Gov. Pritzker says it’s not political
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PEORIA, Ill. – Coaches, players, parents and fans might be campaigning for high school football this fall in Illinois, but Governor JB Pritzker said Tuesday he has no plans to change his mind.
“I’m not willing to sacrifice people’s lives or their health — neither the children nor their parents who would be affected also,” Pritzker said at a press conference, responding to statewide pressure. “We are being careful about it, but I’m relying on doctors and researchers to give us the information. This isn’t a political decision. I know that there are people who would like me simply to make a political decision to allow people to endanger themselves.”
Last week, the Illinois High School Association executive director Craig Anderson sent the governor’s office a letter requesting permission to allow the IHSA to govern its sports and a timeline to return.
Football has been pushed back to the spring. Currently, the only sports allowed at the high school level are cross country, golf, girls tennis and girls swimming and diving. Boys soccer and girls volleyball have also been pushed to the spring.
“With support from the IHSA Board of Directors, I issued a letter on September 10 to Governor Pritzker and Deputy Governor Ruiz, that seeks permission for the IHSA and its Sports Medicine Advisory Committee to resume control over determining the resumption of IHSA sports and activities,” Anderson said in an IHSA statement on Friday. “However, the content of that letter has been greatly misconstrued on social media in a short amount of time.
“There have been no discussions, let alone proposed timelines, for resuming any sports at this time. Should our office receive a positive response from government officials, it could result in the IHSA reexamining its previously released season schedules, as well as postseason schedules, for the 2020-21 school year.”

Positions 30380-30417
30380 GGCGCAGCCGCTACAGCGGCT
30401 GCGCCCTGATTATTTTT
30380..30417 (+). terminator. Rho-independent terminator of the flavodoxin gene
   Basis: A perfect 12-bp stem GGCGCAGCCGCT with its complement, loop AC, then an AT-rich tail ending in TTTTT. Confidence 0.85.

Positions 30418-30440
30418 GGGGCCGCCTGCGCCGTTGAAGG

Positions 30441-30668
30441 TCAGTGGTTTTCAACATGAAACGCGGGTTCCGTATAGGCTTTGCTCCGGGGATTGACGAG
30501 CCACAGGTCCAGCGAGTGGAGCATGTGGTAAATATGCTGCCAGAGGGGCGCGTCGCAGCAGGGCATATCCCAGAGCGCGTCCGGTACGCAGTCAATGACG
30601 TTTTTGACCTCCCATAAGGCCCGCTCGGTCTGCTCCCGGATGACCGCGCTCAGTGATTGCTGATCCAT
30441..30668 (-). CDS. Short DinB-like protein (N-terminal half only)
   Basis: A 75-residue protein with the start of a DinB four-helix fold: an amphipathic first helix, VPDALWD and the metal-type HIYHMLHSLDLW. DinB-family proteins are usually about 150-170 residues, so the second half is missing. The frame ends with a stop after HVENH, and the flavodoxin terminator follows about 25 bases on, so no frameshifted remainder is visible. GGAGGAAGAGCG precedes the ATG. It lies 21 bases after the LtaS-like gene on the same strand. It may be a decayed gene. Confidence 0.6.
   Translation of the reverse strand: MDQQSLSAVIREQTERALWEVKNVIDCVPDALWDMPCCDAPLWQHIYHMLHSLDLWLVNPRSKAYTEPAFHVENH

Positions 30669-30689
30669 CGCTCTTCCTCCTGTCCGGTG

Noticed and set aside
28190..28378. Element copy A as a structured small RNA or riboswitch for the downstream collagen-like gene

There are #LetUsPlay rallies planned at the Illinois State Capitol in Springfield and in Chicago for Saturday.
Sacred Heart-Griffin High School football coach and athletic director Ken Leonard said on Monday that the push isn’t just to have football, but to go back to a more normalized schedule for all sports.
“With every state surrounding us doing it and doing it safely and proving that it’s safe, I think there’s a lot more damage being done to the kids mentally,” Leonard said. “You only go through high school once. This is for the kids. They talk about safety. This is all about the kids’ safety because we’re harming them by not allowing them to participate.”
But Pritzker pushed back on Tuesday on a common argument that other surrounding states have begun playing football.
“We have the lowest positivity rate in the Midwest,” Pritzker said. “Still too high. The states you are talking about all have very high positivity rates. Double-digit positivity rates in most. Those are states, fine, if they decided to endanger children and families in those states by allowing certain contact sports to take place that is their decision. It’s not something that is good for the families and the children of Illinois.”